Nano solutions to some of the world’s biggest problems-cheap and reliable solar power; faster computers; customised materials; vast data storage; more powerful microscopes; new medical therapies- announced at an international conference in Melbourne this week.
Today’s stories are:
Cheaper, more efficient solar cells
Martin Green from the University of New South Wales, who produces the world’s most efficient solar cells, is talking about how nanophotonics can boost solar cell performance.
One exciting advance is using plasmons-waves of electrons-which can dramatically increase efficiency by collecting and transporting the energy of light along the surface of solar cells.
Romain Quidant from the Institute of Photonic Sciences in Barcelona will discuss how to control plasmons, and Fiona Beck from the Australian National University has been studying how to use plasmons to enhance the light trapping capacity of surfaces.
And meet Shi Zhengrong, the entrepreneur who used Australian R&D to create China’s Suntech, the world’s largest producer of high efficiency solar cells. His company has recently announced an agreement with Swinburne University of Technology to develop new technology based on plasmonics, the study of surface waves of electrons, which they believe can make solar cells twice as efficient for half the cost. He will be available for interview at 10 am on Monday.
Andrew Holmes from Melbourne University’s Bio21 Institute will tell about a different approach to solar power. He works on the chemistry behind plastic, printable solar cells. The materials produced in his laboratory are much less efficient than silicon at converting sunlight to electricity, but they are inexpensive, can be turned out on a printing press, and wrapped around anything from roofs to light poles. There are now more than 100 researchers in Australia working in the area, because it provides a practical solar energy solution.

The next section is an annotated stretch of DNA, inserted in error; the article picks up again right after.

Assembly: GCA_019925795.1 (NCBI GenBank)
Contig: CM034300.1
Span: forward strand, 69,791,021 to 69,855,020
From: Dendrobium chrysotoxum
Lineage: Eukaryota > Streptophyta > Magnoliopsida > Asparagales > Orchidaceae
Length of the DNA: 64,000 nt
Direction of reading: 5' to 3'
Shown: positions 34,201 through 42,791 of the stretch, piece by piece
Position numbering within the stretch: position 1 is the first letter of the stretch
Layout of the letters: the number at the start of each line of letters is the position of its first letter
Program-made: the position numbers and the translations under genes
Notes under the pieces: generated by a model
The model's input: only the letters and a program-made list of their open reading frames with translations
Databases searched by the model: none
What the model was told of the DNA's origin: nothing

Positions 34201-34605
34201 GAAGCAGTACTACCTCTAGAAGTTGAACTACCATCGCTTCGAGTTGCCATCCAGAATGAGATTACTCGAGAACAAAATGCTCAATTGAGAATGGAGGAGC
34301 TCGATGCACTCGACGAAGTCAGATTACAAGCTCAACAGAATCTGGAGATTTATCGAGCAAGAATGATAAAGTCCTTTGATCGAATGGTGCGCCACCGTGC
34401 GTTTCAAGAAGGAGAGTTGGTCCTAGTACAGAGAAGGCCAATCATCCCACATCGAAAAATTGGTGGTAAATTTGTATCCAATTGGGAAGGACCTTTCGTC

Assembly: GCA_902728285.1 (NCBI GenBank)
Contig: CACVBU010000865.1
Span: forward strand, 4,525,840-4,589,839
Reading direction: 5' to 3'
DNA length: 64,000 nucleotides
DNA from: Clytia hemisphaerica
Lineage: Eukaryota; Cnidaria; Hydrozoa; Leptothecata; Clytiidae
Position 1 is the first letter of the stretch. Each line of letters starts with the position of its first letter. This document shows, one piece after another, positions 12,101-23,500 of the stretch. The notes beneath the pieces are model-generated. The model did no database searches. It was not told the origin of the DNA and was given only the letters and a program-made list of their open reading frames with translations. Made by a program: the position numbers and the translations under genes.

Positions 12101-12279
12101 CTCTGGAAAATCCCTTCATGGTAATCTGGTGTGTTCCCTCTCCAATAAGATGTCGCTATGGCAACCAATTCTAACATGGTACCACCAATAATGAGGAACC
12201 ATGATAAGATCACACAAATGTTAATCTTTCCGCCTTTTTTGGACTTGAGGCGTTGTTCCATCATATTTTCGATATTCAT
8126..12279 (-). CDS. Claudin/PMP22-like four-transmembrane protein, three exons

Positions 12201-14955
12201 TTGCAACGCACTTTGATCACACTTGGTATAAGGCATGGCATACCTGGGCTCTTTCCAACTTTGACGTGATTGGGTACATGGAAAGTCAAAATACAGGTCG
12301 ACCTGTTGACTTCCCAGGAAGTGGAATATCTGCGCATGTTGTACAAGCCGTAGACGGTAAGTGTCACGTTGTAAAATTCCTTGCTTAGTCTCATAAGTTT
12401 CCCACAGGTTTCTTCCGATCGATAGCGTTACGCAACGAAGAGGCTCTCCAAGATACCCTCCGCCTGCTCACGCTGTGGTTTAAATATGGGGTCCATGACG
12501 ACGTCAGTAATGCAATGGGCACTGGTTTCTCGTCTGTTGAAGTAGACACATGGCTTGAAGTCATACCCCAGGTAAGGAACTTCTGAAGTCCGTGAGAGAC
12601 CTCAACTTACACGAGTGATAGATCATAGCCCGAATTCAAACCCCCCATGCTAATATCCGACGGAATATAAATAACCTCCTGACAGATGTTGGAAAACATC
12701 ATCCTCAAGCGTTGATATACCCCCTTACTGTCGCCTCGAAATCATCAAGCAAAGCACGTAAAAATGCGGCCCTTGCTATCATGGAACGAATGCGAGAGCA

300 movies on a single disc
Peter Zijlstra, James Cho and Min Gu of Melbourne’s Swinburne University of Technology will talk about how to use embedded tiny rods of gold to produce optical discs which can store up to 10,000 times as much data as 3-D hologram discs today. The new technique which was outlined in a recent edition of Nature stores data in not only three spatial dimensions, but also in terms of colour and degree of polarisation of light.
Light and sensitive
Zeev Zalevsky from Bar-Ilan University in Israel has been trapping and manipulating tiny particles of gold to create light sensors on a silicon chip. He has also been using light to create sensitive monitors of heart beats and blood pressure. Meanwhile Ewa Goldys of Macquarie University has been utilising fluorescence to detect where metals are in molecular structures.
Learning from plants
Greg Scholes from the University of Toronto has been studying how absorbed light energy can be best transferred to where it can be used. Plants do this all the time during photosynthesis when they store solar energy in the form of sugar. David Officer from the University of Wollongong is looking at replicating photosynthesis as a means of producing economical solar cells and of generating hydrogen from water.
Cleaning up the world
Max Lu from the University of Queensland has been constructing layered materials incorporating titanium dioxide. These nanomaterials hold the promise of cleaning up air and water by breaking down pollutants.
Nanophotonics Down Under 2009 Devices and Applications is running at the Melbourne Convention Centre. It is one of the Sir Mark Oliphant series of conferences on the International Frontiers of Science and Technology funded by the Australian Government and managed by the Australian Academy of Technological Sciences and Engineering (ATSE) and the Australian Academy of Science with the support of Swinburne University of Technology and the Australian Research Council’s Nanotechnology Network.
For further information, contact Meg Caffin for ATSE, 03 9864 0909, 0413 949 641, email@example.com